DHAKA - Bangladesh's Prime Minister Sheikh Hasina is certain to cement her grip on power this Sunday at elections boycotted by her rivals and shunned by the West after unprecedented bloodshed.
While Hasina says the election will allow her to "eliminate militancy", analysts warn it will spark more unrest after the bloodiest year in Bangladesh's short and troubled history.
A poll in the normally pro-government Dhaka Tribune on Friday showed 77 per cent of voters were against the election without the main opposition Bangladesh Nationalist Party.
The same survey showed the BNP would have won a narrow victory over Hasina's Awami League but the result is not in doubt as most of the seats are uncontested.
"Fight or Farce?" read the front-page headline in the best-selling Daily Star newspaper, full of pictures of burnt-out buses and victims of petrol bomb attacks.
The turmoil has further dimmed hopes of improving the lives of the 154 million population which make up the world's eighth most populous country, a third of whom are below the poverty line.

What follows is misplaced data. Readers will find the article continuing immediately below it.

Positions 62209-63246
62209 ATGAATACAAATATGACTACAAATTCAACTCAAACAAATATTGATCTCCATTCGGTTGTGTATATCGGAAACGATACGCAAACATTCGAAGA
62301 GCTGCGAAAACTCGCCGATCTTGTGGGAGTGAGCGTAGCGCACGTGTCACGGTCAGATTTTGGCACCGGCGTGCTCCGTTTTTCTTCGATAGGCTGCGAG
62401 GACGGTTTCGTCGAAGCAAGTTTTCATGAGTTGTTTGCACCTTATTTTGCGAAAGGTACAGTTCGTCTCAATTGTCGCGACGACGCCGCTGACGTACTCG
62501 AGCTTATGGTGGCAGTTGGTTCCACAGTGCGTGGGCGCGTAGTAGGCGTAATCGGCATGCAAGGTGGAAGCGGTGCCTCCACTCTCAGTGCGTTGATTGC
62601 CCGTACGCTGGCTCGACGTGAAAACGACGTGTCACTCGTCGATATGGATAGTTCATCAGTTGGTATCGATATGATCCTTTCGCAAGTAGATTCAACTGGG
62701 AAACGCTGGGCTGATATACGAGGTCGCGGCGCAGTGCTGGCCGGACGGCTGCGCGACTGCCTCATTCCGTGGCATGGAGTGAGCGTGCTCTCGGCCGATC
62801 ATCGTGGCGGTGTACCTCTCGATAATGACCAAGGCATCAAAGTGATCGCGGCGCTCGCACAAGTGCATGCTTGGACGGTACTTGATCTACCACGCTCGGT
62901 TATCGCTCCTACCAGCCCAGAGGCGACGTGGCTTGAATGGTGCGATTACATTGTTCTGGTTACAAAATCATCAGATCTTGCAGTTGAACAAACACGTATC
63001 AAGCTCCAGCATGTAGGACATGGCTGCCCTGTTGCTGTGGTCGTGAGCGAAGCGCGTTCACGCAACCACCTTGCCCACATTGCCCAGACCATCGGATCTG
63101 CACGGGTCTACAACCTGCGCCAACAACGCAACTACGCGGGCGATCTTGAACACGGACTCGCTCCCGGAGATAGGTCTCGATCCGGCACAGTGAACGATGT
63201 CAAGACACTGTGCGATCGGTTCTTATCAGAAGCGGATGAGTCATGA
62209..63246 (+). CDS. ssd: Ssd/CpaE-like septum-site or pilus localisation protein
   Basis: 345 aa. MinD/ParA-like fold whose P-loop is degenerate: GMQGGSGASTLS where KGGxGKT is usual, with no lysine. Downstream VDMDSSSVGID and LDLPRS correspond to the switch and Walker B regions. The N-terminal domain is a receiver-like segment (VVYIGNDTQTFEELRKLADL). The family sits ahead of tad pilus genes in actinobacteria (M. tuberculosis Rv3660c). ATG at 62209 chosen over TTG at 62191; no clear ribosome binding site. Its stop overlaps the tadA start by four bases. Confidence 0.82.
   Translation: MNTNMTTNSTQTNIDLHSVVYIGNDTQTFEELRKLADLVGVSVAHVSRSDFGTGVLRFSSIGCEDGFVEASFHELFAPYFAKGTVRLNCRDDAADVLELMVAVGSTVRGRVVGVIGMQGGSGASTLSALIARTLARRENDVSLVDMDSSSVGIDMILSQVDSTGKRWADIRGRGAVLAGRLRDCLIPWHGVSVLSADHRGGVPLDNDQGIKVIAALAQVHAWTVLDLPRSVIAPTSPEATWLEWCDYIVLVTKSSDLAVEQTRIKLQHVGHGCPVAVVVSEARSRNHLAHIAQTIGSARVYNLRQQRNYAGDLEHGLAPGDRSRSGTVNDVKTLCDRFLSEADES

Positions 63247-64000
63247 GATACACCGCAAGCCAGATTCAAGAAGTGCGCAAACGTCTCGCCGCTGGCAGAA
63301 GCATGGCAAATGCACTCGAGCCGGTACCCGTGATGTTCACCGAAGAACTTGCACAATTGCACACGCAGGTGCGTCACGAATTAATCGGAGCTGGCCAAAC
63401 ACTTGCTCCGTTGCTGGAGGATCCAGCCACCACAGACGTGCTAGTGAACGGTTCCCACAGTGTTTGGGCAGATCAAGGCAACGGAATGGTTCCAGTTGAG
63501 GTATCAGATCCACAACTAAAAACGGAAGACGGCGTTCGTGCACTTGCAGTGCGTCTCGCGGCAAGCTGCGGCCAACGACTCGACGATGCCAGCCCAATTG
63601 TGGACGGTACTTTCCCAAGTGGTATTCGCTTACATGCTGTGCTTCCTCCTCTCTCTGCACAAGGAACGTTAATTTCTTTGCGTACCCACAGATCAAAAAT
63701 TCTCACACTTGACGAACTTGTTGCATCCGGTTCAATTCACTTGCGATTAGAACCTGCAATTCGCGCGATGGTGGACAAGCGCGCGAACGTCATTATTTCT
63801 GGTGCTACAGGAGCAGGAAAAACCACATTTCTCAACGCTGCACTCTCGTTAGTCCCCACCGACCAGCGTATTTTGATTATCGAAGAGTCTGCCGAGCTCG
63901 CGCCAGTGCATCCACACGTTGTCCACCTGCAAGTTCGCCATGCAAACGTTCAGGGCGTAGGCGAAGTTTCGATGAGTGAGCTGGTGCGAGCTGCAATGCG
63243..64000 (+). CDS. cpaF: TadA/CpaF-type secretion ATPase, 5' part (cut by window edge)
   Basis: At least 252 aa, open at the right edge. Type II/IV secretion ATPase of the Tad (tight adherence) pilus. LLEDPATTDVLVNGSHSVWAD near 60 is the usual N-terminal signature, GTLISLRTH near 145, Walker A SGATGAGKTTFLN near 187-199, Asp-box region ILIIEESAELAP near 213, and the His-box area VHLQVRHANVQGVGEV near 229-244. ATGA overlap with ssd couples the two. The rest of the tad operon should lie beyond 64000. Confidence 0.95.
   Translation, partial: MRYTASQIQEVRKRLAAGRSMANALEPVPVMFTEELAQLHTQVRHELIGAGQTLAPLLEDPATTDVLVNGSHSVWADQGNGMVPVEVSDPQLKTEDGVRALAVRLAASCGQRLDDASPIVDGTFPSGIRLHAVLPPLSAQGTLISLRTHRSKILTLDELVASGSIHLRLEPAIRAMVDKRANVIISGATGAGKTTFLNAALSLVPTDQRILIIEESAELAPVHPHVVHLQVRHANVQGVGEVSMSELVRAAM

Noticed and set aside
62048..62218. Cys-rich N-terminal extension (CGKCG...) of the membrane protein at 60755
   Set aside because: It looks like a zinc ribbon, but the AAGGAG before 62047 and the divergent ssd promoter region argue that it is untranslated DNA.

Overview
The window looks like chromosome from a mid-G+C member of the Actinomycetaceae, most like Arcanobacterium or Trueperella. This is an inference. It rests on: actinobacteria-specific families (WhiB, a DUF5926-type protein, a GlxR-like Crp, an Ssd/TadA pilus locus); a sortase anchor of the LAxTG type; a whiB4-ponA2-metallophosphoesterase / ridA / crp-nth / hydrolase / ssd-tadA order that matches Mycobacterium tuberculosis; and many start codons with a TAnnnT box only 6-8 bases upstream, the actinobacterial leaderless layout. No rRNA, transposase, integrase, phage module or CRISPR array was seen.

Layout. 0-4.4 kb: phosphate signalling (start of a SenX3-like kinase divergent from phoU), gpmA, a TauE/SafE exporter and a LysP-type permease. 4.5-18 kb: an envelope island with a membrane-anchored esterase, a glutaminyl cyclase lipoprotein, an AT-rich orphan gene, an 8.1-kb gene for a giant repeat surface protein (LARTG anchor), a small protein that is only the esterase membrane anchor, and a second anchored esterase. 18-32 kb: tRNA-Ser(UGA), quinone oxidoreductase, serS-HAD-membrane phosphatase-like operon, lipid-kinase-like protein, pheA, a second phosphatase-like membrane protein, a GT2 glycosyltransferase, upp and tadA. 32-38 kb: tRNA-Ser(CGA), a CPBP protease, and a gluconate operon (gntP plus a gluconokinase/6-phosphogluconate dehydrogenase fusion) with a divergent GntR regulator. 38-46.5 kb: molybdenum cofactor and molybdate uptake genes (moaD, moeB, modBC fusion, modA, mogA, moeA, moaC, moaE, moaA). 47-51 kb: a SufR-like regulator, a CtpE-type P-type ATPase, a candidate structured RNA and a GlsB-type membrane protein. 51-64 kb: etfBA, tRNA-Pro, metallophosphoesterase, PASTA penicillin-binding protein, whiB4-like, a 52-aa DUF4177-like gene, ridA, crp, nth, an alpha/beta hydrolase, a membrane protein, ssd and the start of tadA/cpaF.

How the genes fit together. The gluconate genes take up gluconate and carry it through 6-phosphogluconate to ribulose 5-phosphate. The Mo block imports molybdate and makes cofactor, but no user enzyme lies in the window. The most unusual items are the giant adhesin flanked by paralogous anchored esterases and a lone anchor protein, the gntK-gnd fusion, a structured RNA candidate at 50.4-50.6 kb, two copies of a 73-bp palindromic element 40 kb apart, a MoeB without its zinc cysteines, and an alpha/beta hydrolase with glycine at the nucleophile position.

In a final election address on Thursday, Hasina vowed to turn Bangladesh into "a middle-income country" by the turn of the decade and solve its chronic power problems.
But the most impassioned section of her address came when she denounced BNP leader Khaleda Zia who has tried to derail the polls with mass protests.
"She held the people hostage in the name of strikes and blockades," Hasina said, blaming Zia supporters for the deaths of civilians and security forces.